"+": function(x, y) {

                        x = this.fromString(x);

                        y = this.fromString(y);

if (x.length != y.length)

                            throw Error("incompatible dimensions");

for (var i=0; i<x.length; i++)

    if (typeof x[i] == "number" && typeof y[i] == "number")

                                x[i] = x[i] + y[i];


                                x[i] = calculator.calc(x[i], y[i], "+");

return this.toString(x);




matrix: {



"@eval": function(x) {




// call a function/operator that returns one result and takes a variable # of args

calc: function() { ... },

// eval a mathematical expression, which can contain user vars and functions, complex, vector, matrix, etc math

eval: function(expression) { ... },




User data is stored in a sqlite database and managed with CoreDate in the app. A mechanism synchronizes this data with the JavaScript VM.

In JavaScript, then, accessing user data is an absolute breeze:

Just pick it from the calculator.vars object. There’s a straight mapping to the data as presented in the UI.

An example will suffice to explain this: imagine the user has a statistics datum “∑DAT” with a matrix as its contents in the “My Vars” folder.

This data can be accessed via calculator.vars[“My Vars”][“∑DAT”]. Simple as that.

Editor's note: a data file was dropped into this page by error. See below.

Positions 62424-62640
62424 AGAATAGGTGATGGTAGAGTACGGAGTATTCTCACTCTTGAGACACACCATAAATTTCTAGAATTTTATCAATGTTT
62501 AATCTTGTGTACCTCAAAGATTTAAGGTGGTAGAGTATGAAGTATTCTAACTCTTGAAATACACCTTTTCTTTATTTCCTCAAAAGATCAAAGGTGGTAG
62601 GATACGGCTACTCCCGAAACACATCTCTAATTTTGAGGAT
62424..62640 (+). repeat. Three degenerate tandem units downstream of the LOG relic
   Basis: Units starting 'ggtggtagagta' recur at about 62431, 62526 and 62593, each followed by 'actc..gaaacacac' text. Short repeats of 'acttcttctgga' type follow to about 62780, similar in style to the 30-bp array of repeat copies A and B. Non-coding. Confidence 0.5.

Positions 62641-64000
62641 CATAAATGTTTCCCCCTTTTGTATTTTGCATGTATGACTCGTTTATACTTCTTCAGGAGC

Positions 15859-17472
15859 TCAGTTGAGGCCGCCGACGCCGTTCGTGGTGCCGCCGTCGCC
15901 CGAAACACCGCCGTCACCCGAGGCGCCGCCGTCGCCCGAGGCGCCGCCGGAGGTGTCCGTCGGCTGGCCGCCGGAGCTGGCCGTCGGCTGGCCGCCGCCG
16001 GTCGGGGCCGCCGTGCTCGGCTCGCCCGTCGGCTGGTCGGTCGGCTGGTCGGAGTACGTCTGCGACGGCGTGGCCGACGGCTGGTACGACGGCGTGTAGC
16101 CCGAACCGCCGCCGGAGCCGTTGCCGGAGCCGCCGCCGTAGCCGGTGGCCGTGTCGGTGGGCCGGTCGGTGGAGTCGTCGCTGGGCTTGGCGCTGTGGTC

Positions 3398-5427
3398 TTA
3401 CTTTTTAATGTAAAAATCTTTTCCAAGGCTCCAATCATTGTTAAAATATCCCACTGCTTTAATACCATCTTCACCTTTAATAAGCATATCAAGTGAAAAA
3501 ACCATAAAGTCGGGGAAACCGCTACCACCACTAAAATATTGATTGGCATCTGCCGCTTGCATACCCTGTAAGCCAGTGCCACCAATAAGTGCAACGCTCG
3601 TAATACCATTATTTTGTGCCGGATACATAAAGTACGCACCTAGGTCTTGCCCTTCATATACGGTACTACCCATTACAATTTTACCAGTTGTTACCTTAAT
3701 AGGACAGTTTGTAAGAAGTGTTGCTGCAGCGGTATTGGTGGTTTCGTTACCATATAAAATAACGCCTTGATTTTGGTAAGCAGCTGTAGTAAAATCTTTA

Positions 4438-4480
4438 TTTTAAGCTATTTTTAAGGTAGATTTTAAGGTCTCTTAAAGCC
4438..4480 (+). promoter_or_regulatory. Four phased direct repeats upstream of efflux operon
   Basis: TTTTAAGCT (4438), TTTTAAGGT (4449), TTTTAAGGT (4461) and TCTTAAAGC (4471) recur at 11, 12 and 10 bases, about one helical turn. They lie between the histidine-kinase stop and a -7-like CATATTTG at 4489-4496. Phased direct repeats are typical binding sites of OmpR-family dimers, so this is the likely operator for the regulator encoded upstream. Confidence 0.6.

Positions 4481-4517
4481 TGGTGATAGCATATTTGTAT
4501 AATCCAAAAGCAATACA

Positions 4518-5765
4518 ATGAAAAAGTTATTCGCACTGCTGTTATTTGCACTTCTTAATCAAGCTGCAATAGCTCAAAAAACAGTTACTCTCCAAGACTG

Before we look at the internals of user functions, let’s discuss the possible scenarios surrounding them.

Two Objects

Two global objects, calculator and display, are your entry points into the MorphEngine API.

The display object handles stack and graphics display. (ND1 is a mixed Cocoa/JavaScript app. But everything the calculator displays is in JavaScript.)

In graphics mode, a HTML5 canvas object is employed. You can easily gain access to it and do with it whatever you want. You could run your own HTML5 game, for example, independent of the calculator. (This is what “scribble” does.) Normally, of course, you’d want to tie into user data and/or the calculation abilities in ND1. See the chart graphing example below.

The calculator object provides access to data and math. Accessing user data–current “folder” and beyond–is incredibly easy. Accessing the math in ND1 is on 3 levels with varying granularity, and easy too.

The calculator object also represents the framework into which you can plug in functions and custom data types.